Creative New Zealand mourns the passing of Lewis Moeau QSO
10 Oct 2017
Creative New Zealand mourns the passing of Lewis Moeau QSO (Rongowhakaata, Ngai Tāmanuhiri, Te Aitanga-ā-Mahaki and Ngāti Rongomaiwahine) who died at the weekend aged 79.
E te roimata e taheke i runga. Kōmaru ana aku roimata. He wairua pō kia tangi au. He puna anō rā te utuhia i te roa ko te tau. Ko to aroha rā, ko to tinana te whakarehunga iho. Haere atu rā te uri o Rongowhakaata, Te Aitanga ā Māhaki, me Ngai Tāmanuhiri. Ko koe rā tēnei e koro, kua tiraha nei. Kua rere noa atu tō wairua kia rātau te tini, me te mano e tatari mai rā ki te pōhiri i a koe. Nō reira koutou te hunga kua okioki, koutou te hunga kua wahangū, koutou te hunga kua wheturangitia haere ki te au te rena, te urunga te taka, te moenga te whakaarahia. Waiho rā tātou ki kōnei tangi ai, haku ai. Moe mai, moe mai rā.
A founding member of the Arts Council of New Zealand (Toi Aotearoa) in 1994, kaumātua and former treaty negotiator, Mr Moeau was a senior public servant who served in the highest levels of Government, including as kaumātua for the New Zealand Governor-General and pou whakahaere (cultural adviser) to the Prime Minister from 2009.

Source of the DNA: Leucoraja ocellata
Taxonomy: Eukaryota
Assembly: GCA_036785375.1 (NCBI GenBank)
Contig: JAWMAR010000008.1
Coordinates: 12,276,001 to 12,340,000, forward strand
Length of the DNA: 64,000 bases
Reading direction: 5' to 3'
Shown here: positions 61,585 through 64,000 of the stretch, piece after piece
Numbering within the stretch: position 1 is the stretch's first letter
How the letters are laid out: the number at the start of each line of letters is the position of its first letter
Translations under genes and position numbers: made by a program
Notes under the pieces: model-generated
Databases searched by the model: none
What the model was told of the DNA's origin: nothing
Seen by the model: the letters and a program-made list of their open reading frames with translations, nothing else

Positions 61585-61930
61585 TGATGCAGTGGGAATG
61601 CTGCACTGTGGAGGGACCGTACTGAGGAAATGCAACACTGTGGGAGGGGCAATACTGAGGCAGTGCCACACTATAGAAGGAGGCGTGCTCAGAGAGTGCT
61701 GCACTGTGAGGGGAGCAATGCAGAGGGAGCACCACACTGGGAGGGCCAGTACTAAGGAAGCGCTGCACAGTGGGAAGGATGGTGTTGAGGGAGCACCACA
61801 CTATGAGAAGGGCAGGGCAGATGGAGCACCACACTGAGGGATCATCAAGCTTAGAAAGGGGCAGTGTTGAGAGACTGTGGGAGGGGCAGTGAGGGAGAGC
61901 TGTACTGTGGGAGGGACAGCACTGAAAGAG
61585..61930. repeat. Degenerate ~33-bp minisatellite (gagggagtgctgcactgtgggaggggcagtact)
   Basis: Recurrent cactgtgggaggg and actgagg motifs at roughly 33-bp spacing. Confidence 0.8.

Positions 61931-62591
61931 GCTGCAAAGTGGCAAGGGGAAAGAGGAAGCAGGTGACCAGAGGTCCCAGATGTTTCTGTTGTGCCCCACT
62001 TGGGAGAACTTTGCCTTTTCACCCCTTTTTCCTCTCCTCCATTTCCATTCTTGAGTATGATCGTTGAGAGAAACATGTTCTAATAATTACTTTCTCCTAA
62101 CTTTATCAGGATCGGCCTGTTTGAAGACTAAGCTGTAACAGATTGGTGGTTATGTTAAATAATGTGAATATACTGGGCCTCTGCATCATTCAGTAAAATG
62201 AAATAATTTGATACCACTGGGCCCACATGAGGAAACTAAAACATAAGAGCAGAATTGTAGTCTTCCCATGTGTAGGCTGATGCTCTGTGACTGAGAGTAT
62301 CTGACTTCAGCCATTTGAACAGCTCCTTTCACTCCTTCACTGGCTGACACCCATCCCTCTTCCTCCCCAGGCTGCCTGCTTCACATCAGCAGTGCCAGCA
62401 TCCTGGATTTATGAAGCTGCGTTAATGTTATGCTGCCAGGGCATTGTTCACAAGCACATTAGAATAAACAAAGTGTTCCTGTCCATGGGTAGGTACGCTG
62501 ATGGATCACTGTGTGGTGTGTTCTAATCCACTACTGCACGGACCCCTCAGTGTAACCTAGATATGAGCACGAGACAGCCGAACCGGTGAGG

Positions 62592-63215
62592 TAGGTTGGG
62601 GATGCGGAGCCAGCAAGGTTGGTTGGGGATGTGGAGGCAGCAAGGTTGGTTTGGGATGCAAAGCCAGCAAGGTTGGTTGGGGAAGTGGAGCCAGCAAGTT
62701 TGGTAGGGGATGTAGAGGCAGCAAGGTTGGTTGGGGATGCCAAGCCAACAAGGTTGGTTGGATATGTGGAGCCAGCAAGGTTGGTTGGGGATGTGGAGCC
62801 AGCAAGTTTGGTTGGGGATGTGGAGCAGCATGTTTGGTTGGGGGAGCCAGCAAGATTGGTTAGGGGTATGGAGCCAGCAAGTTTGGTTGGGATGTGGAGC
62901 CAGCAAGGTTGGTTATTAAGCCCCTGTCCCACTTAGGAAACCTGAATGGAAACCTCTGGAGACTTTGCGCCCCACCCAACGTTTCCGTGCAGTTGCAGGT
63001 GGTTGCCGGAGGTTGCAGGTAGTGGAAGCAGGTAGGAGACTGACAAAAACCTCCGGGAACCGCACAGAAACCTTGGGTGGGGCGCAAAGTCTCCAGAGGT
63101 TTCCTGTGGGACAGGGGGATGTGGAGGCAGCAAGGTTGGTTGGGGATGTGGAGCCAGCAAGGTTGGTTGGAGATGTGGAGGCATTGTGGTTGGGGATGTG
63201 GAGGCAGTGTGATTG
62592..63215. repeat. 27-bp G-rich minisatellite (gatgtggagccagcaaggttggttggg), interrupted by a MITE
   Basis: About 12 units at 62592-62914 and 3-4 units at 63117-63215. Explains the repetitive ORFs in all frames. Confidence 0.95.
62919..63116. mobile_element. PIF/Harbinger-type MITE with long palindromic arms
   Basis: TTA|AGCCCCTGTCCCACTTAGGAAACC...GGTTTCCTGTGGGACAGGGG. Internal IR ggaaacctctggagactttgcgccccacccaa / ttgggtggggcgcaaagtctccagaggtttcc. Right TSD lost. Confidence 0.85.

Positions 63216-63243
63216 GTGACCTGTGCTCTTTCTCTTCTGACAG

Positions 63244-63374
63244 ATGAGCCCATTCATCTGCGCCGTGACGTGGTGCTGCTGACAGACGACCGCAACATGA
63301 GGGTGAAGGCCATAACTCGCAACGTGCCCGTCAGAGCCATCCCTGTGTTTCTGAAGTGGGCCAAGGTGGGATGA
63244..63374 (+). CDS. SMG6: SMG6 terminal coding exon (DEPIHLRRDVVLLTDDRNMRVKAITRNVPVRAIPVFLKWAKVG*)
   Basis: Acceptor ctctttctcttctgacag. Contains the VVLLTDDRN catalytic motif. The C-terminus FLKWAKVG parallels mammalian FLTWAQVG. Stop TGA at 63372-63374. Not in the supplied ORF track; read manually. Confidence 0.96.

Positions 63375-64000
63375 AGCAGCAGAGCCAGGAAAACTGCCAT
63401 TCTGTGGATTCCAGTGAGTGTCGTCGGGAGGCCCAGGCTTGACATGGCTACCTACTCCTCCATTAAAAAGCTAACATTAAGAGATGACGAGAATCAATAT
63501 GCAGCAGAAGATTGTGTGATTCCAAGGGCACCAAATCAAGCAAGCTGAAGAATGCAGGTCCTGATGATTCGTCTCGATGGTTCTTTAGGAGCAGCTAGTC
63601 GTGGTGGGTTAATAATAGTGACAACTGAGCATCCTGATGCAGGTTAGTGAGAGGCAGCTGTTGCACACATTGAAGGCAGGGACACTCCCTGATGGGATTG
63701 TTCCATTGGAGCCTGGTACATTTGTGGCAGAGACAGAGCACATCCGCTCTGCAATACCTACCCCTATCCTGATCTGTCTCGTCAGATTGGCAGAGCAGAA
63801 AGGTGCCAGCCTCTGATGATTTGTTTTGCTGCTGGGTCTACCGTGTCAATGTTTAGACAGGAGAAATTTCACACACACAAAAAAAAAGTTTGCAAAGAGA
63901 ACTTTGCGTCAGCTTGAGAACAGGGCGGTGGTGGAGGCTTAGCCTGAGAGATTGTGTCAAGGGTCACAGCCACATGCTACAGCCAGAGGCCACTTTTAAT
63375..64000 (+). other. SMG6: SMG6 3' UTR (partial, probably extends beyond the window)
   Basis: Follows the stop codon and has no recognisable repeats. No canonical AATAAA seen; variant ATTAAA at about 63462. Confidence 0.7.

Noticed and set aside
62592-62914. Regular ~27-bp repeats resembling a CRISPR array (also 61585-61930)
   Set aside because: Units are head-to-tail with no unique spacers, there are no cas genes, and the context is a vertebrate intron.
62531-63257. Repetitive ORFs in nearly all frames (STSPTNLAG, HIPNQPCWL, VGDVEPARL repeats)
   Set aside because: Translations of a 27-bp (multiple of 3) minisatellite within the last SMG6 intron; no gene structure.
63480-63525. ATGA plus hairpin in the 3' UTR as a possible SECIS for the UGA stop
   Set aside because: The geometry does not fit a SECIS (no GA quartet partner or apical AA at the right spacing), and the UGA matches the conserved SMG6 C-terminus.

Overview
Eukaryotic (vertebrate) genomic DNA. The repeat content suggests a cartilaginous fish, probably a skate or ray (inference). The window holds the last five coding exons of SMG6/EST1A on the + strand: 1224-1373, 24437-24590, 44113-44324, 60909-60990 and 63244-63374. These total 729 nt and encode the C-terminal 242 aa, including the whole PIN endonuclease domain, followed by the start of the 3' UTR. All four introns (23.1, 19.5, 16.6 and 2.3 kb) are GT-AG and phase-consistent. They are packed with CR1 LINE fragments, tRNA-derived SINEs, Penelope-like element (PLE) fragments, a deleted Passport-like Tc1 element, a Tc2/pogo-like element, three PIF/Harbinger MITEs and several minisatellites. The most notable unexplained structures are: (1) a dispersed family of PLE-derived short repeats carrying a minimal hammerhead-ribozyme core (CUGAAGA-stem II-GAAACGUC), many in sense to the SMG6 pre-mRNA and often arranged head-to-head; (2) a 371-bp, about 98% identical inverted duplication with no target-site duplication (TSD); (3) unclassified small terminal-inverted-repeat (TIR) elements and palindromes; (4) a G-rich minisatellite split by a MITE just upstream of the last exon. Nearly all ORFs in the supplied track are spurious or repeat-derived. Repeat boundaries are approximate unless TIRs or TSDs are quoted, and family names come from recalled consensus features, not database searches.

Mr Moeau began his career in 1956 when he took up a position at the Department of Māori Affairs (now Te Puni Kōkiri). He dedicated his time in the public service to advancing the cause of Māoridom in various roles including Māori Land Court interpreter and lead negotiator for the Rongowhakaata claims settlement.
He was one of the last Tohunga o Te Reo (language masters) of his region, and shared his knowledge and expertise among his own people and more widely throughout the public service for decades.
The inaugural chairman of Rongowhakaata Iwi Trust, Mr Moeau sat on many boards including Mangatu Incorporated, Awapuni Moana Trust and Arai Matawai Incorporated. He was chief negotiator during the Rongowhakaata Treaty of Waitangi settlement process and thereafter was chairman of the Rongowhakaata post-settlement governance entity. He was awarded the Companion of the Queen’s Service Order for a public service career of more than 60 years.